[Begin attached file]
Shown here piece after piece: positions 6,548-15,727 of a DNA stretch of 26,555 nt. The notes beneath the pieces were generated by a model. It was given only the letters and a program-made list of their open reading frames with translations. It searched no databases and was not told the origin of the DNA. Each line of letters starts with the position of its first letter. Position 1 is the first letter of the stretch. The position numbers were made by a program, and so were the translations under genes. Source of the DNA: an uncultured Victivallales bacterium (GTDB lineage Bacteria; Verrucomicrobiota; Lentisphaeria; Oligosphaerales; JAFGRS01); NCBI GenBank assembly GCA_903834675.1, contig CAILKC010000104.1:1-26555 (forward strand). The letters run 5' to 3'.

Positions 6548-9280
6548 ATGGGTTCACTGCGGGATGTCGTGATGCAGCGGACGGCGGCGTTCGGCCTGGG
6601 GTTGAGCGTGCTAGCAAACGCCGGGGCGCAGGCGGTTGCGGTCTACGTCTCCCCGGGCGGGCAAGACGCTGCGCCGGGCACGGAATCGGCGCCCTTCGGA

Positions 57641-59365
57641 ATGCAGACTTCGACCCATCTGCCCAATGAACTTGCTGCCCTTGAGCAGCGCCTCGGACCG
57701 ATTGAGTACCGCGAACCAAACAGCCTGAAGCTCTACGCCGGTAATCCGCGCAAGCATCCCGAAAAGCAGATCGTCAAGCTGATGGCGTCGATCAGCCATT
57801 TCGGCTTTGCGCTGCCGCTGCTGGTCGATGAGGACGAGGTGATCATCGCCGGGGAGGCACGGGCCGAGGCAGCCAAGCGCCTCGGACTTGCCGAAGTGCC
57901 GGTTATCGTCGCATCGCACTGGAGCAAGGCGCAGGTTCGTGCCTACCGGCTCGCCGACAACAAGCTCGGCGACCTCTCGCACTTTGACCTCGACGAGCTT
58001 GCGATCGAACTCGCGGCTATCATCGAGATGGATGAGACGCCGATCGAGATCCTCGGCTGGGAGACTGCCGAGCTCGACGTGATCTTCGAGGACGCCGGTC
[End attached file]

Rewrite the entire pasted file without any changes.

Shown here piece after piece: positions 6,548-15,727 of a DNA stretch of 26,555 nt. The notes beneath the pieces were generated by a model. It was given only the letters and a program-made list of their open reading frames with translations. It searched no databases and was not told the origin of the DNA. Each line of letters starts with the position of its first letter. Position 1 is the first letter of the stretch. The position numbers were made by a program, and so were the translations under genes. Source of the DNA: an uncultured Victivallales bacterium (GTDB lineage Bacteria; Verrucomicrobiota; Lentisphaeria; Oligosphaerales; JAFGRS01); NCBI GenBank assembly GCA_903834675.1, contig CAILKC010000104.1:1-26555 (forward strand). The letters run 5' to 3'.

Positions 6548-9280
6548 ATGGGTTCACTGCGGGATGTCGTGATGCAGCGGACGGCGGCGTTCGGCCTGGG
6601 GTTGAGCGTGCTAGCAAACGCCGGGGCGCAGGCGGTTGCGGTCTACGTCTCCCCGGGCGGGCAAGACGCTGCGCCGGGCACGGAATCGGCGCCCTTCGGA

Positions 57641-59365
57641 ATGCAGACTTCGACCCATCTGCCCAATGAACTTGCTGCCCTTGAGCAGCGCCTCGGACCG
57701 ATTGAGTACCGCGAACCAAACAGCCTGAAGCTCTACGCCGGTAATCCGCGCAAGCATCCCGAAAAGCAGATCGTCAAGCTGATGGCGTCGATCAGCCATT
57801 TCGGCTTTGCGCTGCCGCTGCTGGTCGATGAGGACGAGGTGATCATCGCCGGGGAGGCACGGGCCGAGGCAGCCAAGCGCCTCGGACTTGCCGAAGTGCC
57901 GGTTATCGTCGCATCGCACTGGAGCAAGGCGCAGGTTCGTGCCTACCGGCTCGCCGACAACAAGCTCGGCGACCTCTCGCACTTTGACCTCGACGAGCTT
58001 GCGATCGAACTCGCGGCTATCATCGAGATGGATGAGACGCCGATCGAGATCCTCGGCTGGGAGACTGCCGAGCTCGACGTGATCTTCGAGGACGCCGGTC